Voices for Utah Children released today the fifth in its series of economic benchmarking reportsthat evaluate how the Utah economy is experienced by median- and lower-income families by benchmarking Utah against another state. This year’s report compares Utah to Texas. While the Economic Opportunity benchmarks come out nearly even, with Utah ahead in 11 and Texas ahead in 8, in the Standard of Living category Utah predominates in 20 categories and Texas in just two.
Voices for Utah Children’s Economic Analyst Taylor Throne commented, “It seems clear that Texas has more to learn from Utah than vice versa. In terms of economic opportunity, Utah outperforms Texas for our labor force participation rate and our low unemployment rate (see page 13 of the report). In education, while both states are in the bottom 10 for investment, Utah claims much better 4th and 8th grade math and reading scores. At the university level, Utah invests more and enjoys stronger educational attainment levels (though our younger generation has lost the lead over the nation enjoyed by our older generations.) (See page 17.) Utah ranks 1st in the nation for our low level of income inequality, while Texas ranks 38th. We also stand out for intergenerational mobility and rank #1 for education funding fairness while Texas ranks 34th (see page 21). In the second part of the report where we measure standard of living. Utah is the clear winner in most measures. Utah enjoys much lower rates of poverty and uninsured children (though both states rank at the bottom for insuring Hispanic/Latino children) (see page 25).The most recent Kids Count overall ranking has Utah 4th and Texas 45th (see page 29). Utah also has shorter commutes, higher homeownership rates, and more volunteerism and voter participation (see page 33).”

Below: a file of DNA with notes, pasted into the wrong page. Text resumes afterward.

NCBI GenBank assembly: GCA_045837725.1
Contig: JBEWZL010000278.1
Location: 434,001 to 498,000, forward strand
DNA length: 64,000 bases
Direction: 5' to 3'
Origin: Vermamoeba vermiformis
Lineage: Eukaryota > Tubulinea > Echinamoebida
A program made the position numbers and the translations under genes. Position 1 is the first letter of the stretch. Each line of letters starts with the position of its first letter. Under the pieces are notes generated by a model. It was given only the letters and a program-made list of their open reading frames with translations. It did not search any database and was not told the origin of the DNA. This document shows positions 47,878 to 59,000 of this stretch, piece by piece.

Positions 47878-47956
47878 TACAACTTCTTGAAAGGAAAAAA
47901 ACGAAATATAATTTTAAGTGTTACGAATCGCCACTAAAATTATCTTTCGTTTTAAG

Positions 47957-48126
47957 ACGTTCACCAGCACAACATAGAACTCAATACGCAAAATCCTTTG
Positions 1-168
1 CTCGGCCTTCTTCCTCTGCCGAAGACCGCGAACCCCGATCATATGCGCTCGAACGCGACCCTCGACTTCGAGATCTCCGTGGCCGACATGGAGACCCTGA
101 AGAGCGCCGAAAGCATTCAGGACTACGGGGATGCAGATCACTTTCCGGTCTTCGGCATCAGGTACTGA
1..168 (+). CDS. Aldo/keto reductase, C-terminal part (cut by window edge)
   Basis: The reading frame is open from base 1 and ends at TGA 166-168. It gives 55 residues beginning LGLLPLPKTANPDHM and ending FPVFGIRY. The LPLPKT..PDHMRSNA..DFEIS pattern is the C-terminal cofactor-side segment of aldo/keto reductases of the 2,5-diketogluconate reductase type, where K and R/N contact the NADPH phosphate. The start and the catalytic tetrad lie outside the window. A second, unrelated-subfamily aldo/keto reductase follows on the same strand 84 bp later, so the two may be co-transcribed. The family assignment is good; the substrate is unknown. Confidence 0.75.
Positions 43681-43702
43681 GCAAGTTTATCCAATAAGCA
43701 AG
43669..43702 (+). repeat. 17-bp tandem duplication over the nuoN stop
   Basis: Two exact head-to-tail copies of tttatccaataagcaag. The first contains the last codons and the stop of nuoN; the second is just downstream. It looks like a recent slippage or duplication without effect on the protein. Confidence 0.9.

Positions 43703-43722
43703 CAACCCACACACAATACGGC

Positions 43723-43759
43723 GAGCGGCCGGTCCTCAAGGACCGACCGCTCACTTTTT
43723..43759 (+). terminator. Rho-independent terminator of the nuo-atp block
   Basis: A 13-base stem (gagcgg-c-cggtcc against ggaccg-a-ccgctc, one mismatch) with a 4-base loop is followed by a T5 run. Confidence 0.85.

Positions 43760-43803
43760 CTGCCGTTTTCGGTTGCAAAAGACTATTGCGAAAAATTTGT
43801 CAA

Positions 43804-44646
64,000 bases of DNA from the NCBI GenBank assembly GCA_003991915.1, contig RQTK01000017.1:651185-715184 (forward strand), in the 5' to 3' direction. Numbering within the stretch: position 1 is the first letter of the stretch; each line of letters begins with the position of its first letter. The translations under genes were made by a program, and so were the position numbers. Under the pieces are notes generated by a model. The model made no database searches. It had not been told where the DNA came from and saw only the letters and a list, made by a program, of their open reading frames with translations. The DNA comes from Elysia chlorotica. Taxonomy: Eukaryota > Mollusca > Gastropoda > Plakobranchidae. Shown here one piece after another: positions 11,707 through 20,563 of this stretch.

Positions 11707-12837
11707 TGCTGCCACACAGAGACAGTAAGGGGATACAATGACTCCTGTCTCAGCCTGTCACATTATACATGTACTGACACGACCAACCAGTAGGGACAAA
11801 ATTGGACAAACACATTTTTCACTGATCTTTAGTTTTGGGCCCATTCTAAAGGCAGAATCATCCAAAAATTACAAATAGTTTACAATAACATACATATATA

Voices for Utah Children’s State Priorities Partnership Director Matthew Weinstein commented, “The main takeaways from this report and the others in the series are that Utah’s economic successes put us in a position to make the new upfront investments we need to make now — in education, public health, poverty prevention, and closing racial/ethnic gaps — so that we can achieve our true potential and follow in the footsteps of states like Colorado and Minnesota that have become high-wage states and achieved a higher standard of living, and do it in such a way that all our children can have a better future.”
The report release presentation took place online and can be viewed here. The presenters included both Taylor Throne and Matthew Weinstein as well as a special guest, Brandon Dew, President of Central Utah Labor Council, who emphasized the importance of policies such as support for apprenticeships, which promote higher levels of workforce preparedness, and prevailing wage laws, which help maintain a higher standard for the workforce on state-funded construction project.